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RE: Semantics in WSDL-S ?!

From: Battle, Steven Andrew <steve.battle@hp.com>
Date: Mon, 21 Nov 2005 11:28:41 -0000
Message-ID: <DE62D3D0BDEF184FBB5089C7D387C37449B742@sdcexc04.emea.cpqcorp.net>
To: "Shi, Xuan" <xshi@GEO.WVU.edu>
Cc: <public-sws-ig@w3.org>

> -----Original Message-----
> From: public-sws-ig-request@w3.org 
> [mailto:public-sws-ig-request@w3.org] On Behalf Of Shi, Xuan
> Sent: 21 November 2005 04:54
> To: 'jeff@inf.ed.ac.uk '; 'David Martin '
> Cc: 'Amit Sheth @ LSDIS '; 'public-sws-ig@w3.org '
> Subject: Semantics in WSDL-S ?!
> Importance: High
> 
> BTW, why is it said that "the current WSDL standard operates 
> at the syntactic level"?  What is any more semantic about the 
> things that are labelled "semantic"?
>
> 
> WSDL operates at the syntactic level because it only contains 
> the names of the object data types and functions, etc. that 
> are used developing the service, as well as the object 
> hierarchy, relations, etc. which are ALL of the outcomes 
> generated in Object Oriented Programming (OOP) approach. This 
> means, WSDL contains the details of coding process generated 
> by OOP, however, the meaning (semantics) of the service is 
> not described and defined within WSDL.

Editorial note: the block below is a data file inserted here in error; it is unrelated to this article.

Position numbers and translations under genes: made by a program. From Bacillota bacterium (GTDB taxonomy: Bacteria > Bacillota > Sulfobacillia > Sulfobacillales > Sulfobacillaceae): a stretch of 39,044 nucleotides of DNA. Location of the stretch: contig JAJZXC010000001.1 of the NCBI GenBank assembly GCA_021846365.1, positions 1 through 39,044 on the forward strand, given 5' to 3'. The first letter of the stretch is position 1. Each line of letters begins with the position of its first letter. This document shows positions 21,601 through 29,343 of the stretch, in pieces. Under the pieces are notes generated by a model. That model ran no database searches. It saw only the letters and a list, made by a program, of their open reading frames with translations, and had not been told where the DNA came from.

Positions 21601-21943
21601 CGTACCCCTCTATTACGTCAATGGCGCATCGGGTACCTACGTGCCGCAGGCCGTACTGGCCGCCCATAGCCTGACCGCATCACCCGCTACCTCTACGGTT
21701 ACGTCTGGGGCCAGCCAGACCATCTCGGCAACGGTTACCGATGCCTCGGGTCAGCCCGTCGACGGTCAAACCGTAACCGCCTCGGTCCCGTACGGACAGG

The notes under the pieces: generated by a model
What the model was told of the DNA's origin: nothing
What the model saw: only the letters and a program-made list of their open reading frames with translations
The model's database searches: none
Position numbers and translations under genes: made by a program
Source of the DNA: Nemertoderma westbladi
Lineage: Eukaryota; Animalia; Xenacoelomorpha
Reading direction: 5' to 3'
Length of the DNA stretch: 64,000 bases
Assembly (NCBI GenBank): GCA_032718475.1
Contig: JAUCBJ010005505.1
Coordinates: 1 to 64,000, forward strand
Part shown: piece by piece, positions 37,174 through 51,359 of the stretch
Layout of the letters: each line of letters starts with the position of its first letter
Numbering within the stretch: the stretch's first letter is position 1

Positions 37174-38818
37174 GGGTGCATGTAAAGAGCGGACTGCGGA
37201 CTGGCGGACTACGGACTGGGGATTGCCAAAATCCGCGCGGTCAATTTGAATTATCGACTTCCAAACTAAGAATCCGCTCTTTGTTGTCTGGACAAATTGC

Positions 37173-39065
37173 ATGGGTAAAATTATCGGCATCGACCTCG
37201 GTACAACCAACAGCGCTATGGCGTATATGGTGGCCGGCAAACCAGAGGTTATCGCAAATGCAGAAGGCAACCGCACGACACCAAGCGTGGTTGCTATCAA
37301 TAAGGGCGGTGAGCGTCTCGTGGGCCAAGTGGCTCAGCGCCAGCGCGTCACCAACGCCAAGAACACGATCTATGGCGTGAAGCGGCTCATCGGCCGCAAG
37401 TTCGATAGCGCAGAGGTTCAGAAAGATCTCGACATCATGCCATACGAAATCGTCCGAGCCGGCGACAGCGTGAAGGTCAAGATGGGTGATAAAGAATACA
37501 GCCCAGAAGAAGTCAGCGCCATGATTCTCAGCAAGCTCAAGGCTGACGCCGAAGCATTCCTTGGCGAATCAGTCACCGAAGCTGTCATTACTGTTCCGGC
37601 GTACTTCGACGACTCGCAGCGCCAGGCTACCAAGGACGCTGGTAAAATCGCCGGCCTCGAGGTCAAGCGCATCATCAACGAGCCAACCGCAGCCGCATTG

> 
...
> 
> the meaning (semantics) of this Web service is:
> 
> if the requester can invoke ESRI's authentication Web service 
> to obtain a validated token string, then requester can use 
> this token string with the input "address" object data type 
> as well as the specified data source to invoke Address Finder 
> Web Service, which will then return the location(s) 
> (longitude and latitude) that can match the input address or 
> will then return an error message to the requester. 
>

Clearly, there's a lot you can't say in WSDL. What it does well is to
describe the service _signature_ in terms of the operations available
through one or more service interfaces. Like you say it doesn't capture
any of the 'meaning' as you describe above, which includes composition,
inputs and outputs (and their types). But this is a different question
as to whether it is 'semantic' or not. WSDL 2.0 now has an RDF mapping
that furnishes it with a model theory. You can think of a WSDL
description as a set of logical assertions (about a service interface).
This in itself is an _amazing_ thing and is a qualitative step-up from
the XML world view, but is about as 'semantic' as its ever going to get.


The real action is how you can extend this model to incorporate the more
dynamic aspects of the service that you're interested in. This is as
much about how to establish shared ontologies (of address, location,
errors) as figuring out how to add the right markup to the WSDL.

Steve.
Received on Monday, 21 November 2005 11:28:55 GMT

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